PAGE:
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My code compiles and I tested it with the example "Meet me at the park at eleven am", the result was "Negh zf av huf pcfx bt gzrwep oz", and that is correct. But when I run "check50 cs50/2018/x/vigenere" command I get different results... My code is little bit messy right now, I apologize for that.

#include <cs50.h>
#include <stdio.h>
#include <stdlib.h>
#include <string.h>
#include <ctype.h>

int main(int argc, string argv[])
{

if (argv[1] != 0)
{
// Getting the command line argument to use it like a key
string key = argv[1];

// Count the entered no letter symbols
int count_non_letters = 0;

for (int i = 0; i < strlen(key); i++)
{
    if (key[i] >= 48 && key[i] <= 57)
    {
        count_non_letters++;
    }
}
// Checking if the user inputs command line argument, if so, the program runs
if ((argc < 3) && (count_non_letters == 0))
{

    // The index number of the keytext array
    int key_index;

    // The index is based on the length of the alphabet
    char alpha_index[26];

    // Checking if the entered symbol is alphabet
    bool is_alpha = false;

    // If the plain text is larger than the crypt text we loop over and over again the letters in the crypt text to match the plain text size
    int crypt_text_loop;

    // The index number of the array of string
    int index;

    // Simple count to help for the array filling
    int count = 0;

    // The formula to cript the text
    int crypt = 0;

    // Counting the alphabetical symbols in the plain text
    int count_alpha = 0;

    // Asking the user to enter the plain text
    string plain_text = get_string("Enter text: ");

    for (int i = 'A'; i <= 'Z'; i++)
    {
        alpha_index[count] = i;
        count++;
    }

    // Checking the entered text and encrypting it
    printf("ciphertext: ");

    // Checking every symbol of the entered text
    for (int i = 0; i < strlen(plain_text); i++)
    {

        // Checking if the character is a letter
        if ((plain_text[i] >= 65 && plain_text[i] <= 90) || (plain_text[i] >= 97 && plain_text[i] <= 122))
        {
            is_alpha = true;

            index = toupper(plain_text[i]) - alpha_index[0];

            crypt_text_loop = alpha_index[count_alpha] % strlen(key);

            key_index = toupper(key[crypt_text_loop]) - alpha_index[0];

            crypt = (index + key_index) % 26;

            count_alpha++;

            // Checking if the character is a capital letter
            if (isupper(plain_text[i]) && is_alpha)
            {
                printf("%c", alpha_index[crypt]);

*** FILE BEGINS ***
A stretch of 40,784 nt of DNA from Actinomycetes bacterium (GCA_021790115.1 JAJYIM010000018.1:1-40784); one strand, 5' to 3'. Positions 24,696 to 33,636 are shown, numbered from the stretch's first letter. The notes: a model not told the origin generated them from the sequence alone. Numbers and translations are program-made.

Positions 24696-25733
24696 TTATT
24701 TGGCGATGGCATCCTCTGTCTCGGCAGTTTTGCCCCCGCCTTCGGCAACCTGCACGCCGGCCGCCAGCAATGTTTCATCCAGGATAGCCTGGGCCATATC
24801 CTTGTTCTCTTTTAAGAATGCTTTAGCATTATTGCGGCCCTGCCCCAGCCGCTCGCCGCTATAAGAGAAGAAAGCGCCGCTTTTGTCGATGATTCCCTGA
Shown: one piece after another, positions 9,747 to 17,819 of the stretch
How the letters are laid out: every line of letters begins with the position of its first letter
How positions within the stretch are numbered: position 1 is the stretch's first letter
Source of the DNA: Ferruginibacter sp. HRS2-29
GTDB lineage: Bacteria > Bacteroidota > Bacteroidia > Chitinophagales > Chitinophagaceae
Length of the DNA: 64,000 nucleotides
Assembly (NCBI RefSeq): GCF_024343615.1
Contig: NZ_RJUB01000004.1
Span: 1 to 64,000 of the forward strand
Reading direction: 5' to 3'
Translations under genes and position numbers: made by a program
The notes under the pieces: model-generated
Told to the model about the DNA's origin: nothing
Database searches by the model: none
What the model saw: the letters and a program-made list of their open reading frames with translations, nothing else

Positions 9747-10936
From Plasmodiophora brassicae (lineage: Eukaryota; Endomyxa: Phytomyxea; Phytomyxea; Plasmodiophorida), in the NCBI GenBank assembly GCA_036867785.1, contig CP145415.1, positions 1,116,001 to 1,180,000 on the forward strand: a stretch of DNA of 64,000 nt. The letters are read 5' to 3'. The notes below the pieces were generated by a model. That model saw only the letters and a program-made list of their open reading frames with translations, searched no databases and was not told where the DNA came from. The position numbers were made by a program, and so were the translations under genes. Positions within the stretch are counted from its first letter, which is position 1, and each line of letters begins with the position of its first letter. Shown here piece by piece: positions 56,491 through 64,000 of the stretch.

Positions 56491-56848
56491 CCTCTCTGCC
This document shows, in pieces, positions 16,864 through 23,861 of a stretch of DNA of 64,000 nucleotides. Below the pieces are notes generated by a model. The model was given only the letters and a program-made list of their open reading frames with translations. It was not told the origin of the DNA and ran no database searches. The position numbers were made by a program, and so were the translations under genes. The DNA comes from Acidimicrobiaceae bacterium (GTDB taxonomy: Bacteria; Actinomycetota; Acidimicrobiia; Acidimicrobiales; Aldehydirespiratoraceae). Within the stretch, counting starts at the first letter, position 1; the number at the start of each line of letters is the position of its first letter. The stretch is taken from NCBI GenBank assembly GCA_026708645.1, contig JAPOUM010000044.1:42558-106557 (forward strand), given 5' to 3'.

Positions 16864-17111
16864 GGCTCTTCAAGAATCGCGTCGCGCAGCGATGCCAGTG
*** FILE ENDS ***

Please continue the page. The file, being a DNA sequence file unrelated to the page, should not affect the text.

}

            // Checking if the character is a small letter
            if (islower(plain_text[i]) && is_alpha)
            {
                printf("%c", tolower(alpha_index[crypt]));
            }
        }

        // If is not a letter, then is a symbol or space and we print it like it is
        else
        {
            printf("%c", plain_text[i]);
        }
    }

    printf("\n");
}
else
{
    return 1;
}
}
else
{
  return 1;
}
}
1

This looks wrong:

crypt_text_loop = alpha_index[count_alpha] % strlen(key);

Did you mean

crypt_text_loop = alpha_index[count_alpha % strlen(key)];

?

edit >>>>>>

I was correct in that the % strlen(key) belongs to the count_alpha. Turns out the whole alpha_index makes no sense.

            crypt_text_loop = alpha_index[count_alpha] % strlen(key);

            key_index = toupper(key[crypt_text_loop]) - alpha_index[0];

should be

            key_index = toupper(key[count_alpha % strlen(key)]) - 'A';

edit <<<<<<

The condition in

        if (key[i] >= 48 && key[i] <= 57)

matches digits only. For non-alphabetic characters, you could use isalpha, like

        if (!isalpha(key[i]))

Counting the non-alphabetic characters is somewhat useless. Once you find the first user mistake, you could just print a usage reminder and return, that would save you some nesting layers and elses. Same applies to the argc checks. If it isn't exactly 2, tell the user they messed up and exit.

2
  • I use "count_alpha" for the purpose of making the keyword go together with the plain text and when is a space for example did not encrypt it. For the second suggestion You are right. I take note. But the rare point is that my code gets the same result like the example given and then with the test of submission there is nor one match.... Dec 7 '18 at 19:13
  • Your code will break on text longer than 26 characters. I am somewhat surprised it works at all. I added an edit with a suggested change. BTW, the specified prompt for input is plaintext:, but is never tested for.
    – Blauelf
    Dec 9 '18 at 9:43

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